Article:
These days, to venture outside in Seattle sans mask is to invite a discomfort akin to when you enter a theme party in blue jeans and a flannel. Around one bend, you’ll find someone using a hastily crafted quilt-and-vacuum-bag apparatus to cover up. Around another, you’ll see an honest-to-goodness gas mask. Everywhere, you’ll encounter recycled festival and hiking garb (bandanas, buffs). And, on occasion, you’ll observe a faux pas—a rain jacket collar that isn't quite tall enough, an N95 respirator on anyone other than a medical worker.

Since the CDC announced in early April that the public should start fashioning cloth face coverings to help halt the spread of the novel coronavirus, Seattle has embarked on a peculiar new normal when it comes to facial wear, one that might not necessarily end even if our current stay-at-home order expires on May 4. The CDC now advises people to don masks with multiple layers of fabric in places where our social distancing edict—six feet apart, everyone—remains difficult to follow, such as grocery stores or other highly trafficked indoor spaces. Though some have found their protective goods via local and online retailers, many others have opted to repurpose household items, a la U.S. surgeon general Jerome Adams. In an infomercial-esque demonstration on the CDC's website, Adams takes an old T-shirt and, with a couple folds and rubber bands, finishes a mask in less than a minute.

You could be forgiven for being confused. In late February, Adams urged the public not to buy masks because he claimed they weren’t effective in stopping the virus’s transmission. He's since walked back that position, but due in no small part to President Donald Trump's refusal to wear one, skeptics persist. Do face coverings actually help us?

The answer is definitively yes, according to Dr. Paul Pottinger, the director of the Infectious Diseases and Tropical Medicine Clinic at UW Medical Center. “The first and the most important thing that they do is to reduce the risk of us spreading an infection to other people. They keep our respiratory droplets from getting away,” Pottinger says. The droplets can come from the nose when we sneeze or the mouth when we cough, sing, or shout. And they can be contagious even if we don't feel sick. New research has shown what many in the medical community have long assumed: that asymptomatic and pre-symptomatic virus carriers can spread the disease to others, information that helped reverse the federal government’s stance on mass mask adoption.

Before you ascribe too much selflessness to the bandit bro set, know that a mask does benefit the person behind it. “If someone sneezes or coughs on our face, then of course those droplets can get into our nose or our mouth,” Pottinger says. “That’s how they make their way into the respiratory tract, and that’s what sets up an infection of COVID-19.”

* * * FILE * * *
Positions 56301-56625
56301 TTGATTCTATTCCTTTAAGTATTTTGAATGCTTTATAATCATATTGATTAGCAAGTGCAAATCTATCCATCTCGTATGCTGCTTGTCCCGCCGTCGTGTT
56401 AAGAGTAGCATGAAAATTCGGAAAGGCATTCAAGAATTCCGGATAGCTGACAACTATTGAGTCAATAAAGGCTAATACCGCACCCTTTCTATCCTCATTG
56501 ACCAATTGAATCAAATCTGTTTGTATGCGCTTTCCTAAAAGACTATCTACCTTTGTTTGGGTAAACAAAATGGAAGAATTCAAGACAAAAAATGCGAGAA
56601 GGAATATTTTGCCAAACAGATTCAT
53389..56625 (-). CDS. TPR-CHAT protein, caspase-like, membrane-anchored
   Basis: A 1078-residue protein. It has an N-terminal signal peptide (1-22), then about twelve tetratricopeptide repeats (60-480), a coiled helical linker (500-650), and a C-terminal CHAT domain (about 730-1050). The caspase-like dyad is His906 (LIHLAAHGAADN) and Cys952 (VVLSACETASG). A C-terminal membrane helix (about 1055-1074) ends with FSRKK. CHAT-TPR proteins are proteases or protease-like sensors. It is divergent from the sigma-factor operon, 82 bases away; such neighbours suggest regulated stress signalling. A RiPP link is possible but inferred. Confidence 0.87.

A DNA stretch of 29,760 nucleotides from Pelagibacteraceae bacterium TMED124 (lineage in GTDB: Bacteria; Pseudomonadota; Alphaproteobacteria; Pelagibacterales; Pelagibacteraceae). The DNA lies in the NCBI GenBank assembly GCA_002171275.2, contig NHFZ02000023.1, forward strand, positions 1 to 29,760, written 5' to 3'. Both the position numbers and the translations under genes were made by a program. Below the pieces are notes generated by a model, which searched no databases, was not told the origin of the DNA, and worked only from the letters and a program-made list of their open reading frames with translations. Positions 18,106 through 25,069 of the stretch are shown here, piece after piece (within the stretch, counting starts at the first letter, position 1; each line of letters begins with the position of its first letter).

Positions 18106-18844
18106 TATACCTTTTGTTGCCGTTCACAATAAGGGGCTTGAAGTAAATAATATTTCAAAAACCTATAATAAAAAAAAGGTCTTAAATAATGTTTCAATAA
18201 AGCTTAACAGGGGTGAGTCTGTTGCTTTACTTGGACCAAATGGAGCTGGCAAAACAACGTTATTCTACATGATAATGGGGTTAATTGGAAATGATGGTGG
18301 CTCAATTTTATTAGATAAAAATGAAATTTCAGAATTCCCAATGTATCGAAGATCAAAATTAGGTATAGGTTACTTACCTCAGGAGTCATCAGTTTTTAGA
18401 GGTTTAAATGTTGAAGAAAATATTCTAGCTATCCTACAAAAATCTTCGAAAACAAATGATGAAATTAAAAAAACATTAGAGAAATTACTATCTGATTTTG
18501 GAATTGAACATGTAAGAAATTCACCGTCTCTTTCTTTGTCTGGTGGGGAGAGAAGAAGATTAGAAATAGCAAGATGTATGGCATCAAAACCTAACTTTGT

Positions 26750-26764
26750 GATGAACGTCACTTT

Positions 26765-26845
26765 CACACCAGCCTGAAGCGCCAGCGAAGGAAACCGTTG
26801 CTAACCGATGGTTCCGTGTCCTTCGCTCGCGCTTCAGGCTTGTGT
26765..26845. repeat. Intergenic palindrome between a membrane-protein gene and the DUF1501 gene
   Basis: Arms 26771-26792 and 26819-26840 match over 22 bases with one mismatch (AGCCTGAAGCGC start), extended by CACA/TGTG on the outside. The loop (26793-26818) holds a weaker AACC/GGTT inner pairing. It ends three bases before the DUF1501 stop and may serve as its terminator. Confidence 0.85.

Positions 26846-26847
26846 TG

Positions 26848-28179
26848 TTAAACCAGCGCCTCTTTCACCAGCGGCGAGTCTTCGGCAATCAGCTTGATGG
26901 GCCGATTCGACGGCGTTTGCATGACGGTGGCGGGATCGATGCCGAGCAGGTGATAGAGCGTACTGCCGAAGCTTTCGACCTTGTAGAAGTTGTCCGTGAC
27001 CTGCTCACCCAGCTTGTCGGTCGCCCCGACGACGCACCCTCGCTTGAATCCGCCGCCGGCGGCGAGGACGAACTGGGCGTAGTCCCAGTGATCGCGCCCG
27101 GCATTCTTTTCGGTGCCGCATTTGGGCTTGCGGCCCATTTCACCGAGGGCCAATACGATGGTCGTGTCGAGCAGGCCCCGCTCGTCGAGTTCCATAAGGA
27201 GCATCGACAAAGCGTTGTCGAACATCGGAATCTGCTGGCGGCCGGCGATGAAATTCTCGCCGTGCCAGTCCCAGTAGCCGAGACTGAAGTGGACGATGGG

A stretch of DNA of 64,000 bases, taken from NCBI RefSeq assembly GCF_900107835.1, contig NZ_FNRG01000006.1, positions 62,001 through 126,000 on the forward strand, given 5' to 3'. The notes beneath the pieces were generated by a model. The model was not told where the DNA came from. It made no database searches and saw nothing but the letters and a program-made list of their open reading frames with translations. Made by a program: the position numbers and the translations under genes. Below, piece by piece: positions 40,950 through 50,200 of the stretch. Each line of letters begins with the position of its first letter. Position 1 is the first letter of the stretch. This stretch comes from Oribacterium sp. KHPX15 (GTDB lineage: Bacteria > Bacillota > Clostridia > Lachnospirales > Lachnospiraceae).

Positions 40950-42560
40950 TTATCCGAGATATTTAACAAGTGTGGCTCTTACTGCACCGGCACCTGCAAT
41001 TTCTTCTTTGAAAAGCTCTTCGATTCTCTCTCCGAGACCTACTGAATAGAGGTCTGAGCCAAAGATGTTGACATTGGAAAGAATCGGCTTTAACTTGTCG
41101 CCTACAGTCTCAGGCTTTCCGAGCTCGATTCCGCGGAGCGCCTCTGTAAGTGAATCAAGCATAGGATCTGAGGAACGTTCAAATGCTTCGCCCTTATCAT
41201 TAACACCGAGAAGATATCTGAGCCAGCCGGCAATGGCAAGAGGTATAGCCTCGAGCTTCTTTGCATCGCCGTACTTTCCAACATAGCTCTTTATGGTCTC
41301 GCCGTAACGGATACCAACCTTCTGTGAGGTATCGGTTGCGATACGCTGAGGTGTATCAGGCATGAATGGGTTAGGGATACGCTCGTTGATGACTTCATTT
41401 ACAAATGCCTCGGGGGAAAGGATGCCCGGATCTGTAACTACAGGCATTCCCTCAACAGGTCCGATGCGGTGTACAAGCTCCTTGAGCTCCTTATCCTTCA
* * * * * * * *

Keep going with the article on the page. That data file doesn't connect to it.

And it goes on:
Choosing a mask responsibly amid the coronavirus crisis entails avoiding the safest and most traditional route. N95 and surgical masks are the most effective types of facial coverings but should be reserved solely for healthcare professionals. Private hoarding of N95s contributed to personal protective equipment (PPE) shortages at hospitals early on in the crisis and, to some degree, the government’s mixed messaging about masks. Many of our local medical institutions have access to a robust supply chain now, but a great need for PPEs lingers, and it's in your own interest for it to be filled: Keeping our nurses and doctors healthy can have an exponential effect on flattening the curve. “Our hope is that people who may currently be using surgical masks or N95s will move to cloth masks instead and save the masks and respirators for our workers on the frontline,” says Sally Watkins, the executive director of the Washington State Nurses Association.

Many have heeded that advice and embraced DIY designs. For these projects, the CDC recommends using cotton fabric, which is not as impermeable as medical-grade offerings but is far better than nothing. Pottinger agrees, noting cotton's breathability. “It’s also less sticky for the virus than some other synthetic materials,” he says.

Though research is lacking in this area, your cotton's thickness probably matters. Experts recommend multiple folds and tight weaves; if you can see through your mask when holding it up to a light, it’s probably not sufficiently dense. Common sense should prevail, according to Swedish's Dr. Elizabeth Meade. She mentioned a kitchen towel as a quality material.

It’s also vital for the mask to be snug—secured from the bridge of your nose down to below your chin—and comfortable. “Some of the early data actually showed that when people are wearing the masks, they tend to touch their face more,” Meade says. “So, I think that if people are wearing masks, it's really important to continue to be cognizant about not touching our face, in particular our eyes, nose, and mouth.”

After detaching a mask, your work isn't done. You need to wash it. “The outer surface of that mask may be covered with respiratory droplets from other people. That’s a possibility. No big deal. No problem,” Pottinger says. “Take off that covering, throw it into the wash—and yes, any standard laundry cycle should kill off the virus. It’s very easy to kill. But people need to wash their hands after they get that mask off.”

A common mistake is to grab the contaminated front of your face covering instead of its loops or ties, so while Pottinger says “there’s really no need” to sport a mask outside if you’re following social distancing rules, it may well be easier to just keep it on as you go from place to place. Regardless of whether you're wearing your grandma's quilted creation or a sliced blend of old T-shirts, you can be sure that proper hygiene won't be going out of style anytime soon.

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